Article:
The town of Hermiston, Oregon, says Luke Wilson, is a small farm and ranch community. It’s where he went to high school and joined the Army National Guard. And it’s where he returned after serving in Iraq, with a prosthetic limb where his left leg used to be.
“I joined the Oregon Army National Guard when I was a junior in high school, and I loved it,” Luke says. “Then during my senior year, I opted to get a conditional release from the Guard and go active duty. I spent three years on active duty, and when I was discharged, I rejoined the Oregon National Guard.”
It was those three years on active duty — as an Army Ranger — that largely made Luke Wilson who he is today. “We went over to Iraq expecting the worst,” Luke says. “Unfortunately, that’s pretty much what we got. It was hot. It was dusty. I learned I don’t like getting shot at.
“We were in southern Baghdad on April 8, 2004,” Luke recalls. “I was in the third vehicle of a convoy. There was a Bradley in front of the convoy, and it got hit with an IED (improvised explosive device). Then the insurgents opened up on us with small arms fire and RPGs (rocket-propelled grenades). We returned fire.”
After a flash of bright, white light, Luke realized his left leg was gone. Yet he continued firing on the insurgents. It wasn’t until the firefight was over that Luke convinced his disbelieving buddies he wasn’t just wounded in the leg but he had lost it.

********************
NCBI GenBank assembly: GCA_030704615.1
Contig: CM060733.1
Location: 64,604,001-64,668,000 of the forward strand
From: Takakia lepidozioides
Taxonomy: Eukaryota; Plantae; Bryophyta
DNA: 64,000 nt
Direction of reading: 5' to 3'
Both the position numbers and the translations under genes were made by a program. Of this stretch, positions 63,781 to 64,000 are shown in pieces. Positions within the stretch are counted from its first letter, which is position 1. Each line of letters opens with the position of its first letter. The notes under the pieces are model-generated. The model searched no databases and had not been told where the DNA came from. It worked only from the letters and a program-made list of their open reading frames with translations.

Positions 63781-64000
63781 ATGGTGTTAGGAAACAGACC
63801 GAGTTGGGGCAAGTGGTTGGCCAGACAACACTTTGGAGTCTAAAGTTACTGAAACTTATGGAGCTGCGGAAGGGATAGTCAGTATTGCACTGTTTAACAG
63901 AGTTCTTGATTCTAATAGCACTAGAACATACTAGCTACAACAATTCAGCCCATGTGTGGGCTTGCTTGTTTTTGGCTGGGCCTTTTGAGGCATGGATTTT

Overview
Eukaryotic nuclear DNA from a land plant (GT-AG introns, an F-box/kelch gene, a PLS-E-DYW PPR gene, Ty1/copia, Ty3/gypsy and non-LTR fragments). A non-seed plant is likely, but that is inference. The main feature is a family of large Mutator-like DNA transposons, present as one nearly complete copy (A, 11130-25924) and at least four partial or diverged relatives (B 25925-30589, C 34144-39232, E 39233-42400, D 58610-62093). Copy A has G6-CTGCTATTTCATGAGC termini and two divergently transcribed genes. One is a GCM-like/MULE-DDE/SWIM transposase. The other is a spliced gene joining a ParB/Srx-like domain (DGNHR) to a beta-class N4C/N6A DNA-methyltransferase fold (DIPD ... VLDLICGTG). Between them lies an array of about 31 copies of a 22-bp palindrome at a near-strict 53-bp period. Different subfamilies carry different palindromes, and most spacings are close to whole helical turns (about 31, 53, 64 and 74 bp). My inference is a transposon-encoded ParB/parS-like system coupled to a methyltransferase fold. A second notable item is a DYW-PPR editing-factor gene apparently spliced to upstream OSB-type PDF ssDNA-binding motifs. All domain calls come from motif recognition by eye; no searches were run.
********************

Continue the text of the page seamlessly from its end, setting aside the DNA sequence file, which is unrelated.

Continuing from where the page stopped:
Luke was transported to the combat support hospital in Baghdad’s Green Zone, where his leg was amputated, before receiving further treatment at Germany’s Landstuhl Regional Medical Center and ultimately landing at Walter Reed Army Medical Center. He endured nearly a dozen surgeries.
The support Luke received early on from Wounded Warrior Project® (WWP) let him know others cared for his well-being. “Wounded Warrior Project made contact with me when I was still at Walter Reed,” he says. “When I arrived there, I had nothing but a hospital gown, so getting the WWP backpack really meant a lot to me.
“I was 24 years old at the time, a grown man,” Luke continues. “I’d played sports in high school, served with the Second Rangers jumping out of airplanes and all that. Then to be bedridden, then learning how to walk all over again … It’s not something I’d ever want to do again.”
After rehab came adjustment to Luke’s new life back in his hometown. “I came home to Hermiston. I got married, had a couple of kids. And I dove back into school and work,” says Luke, who will begin pursuing his civil engineering degree at Washington State University this fall.
He’s also looking forward to getting more involved with WWP through its National Campaign Team and by attending more Alumni events to personally share his story and experiences. “If I can help anybody else, that’s a good thing. At the same time, those guys are helping me, too.” That’s just the way it works with Wounded Warrior Project.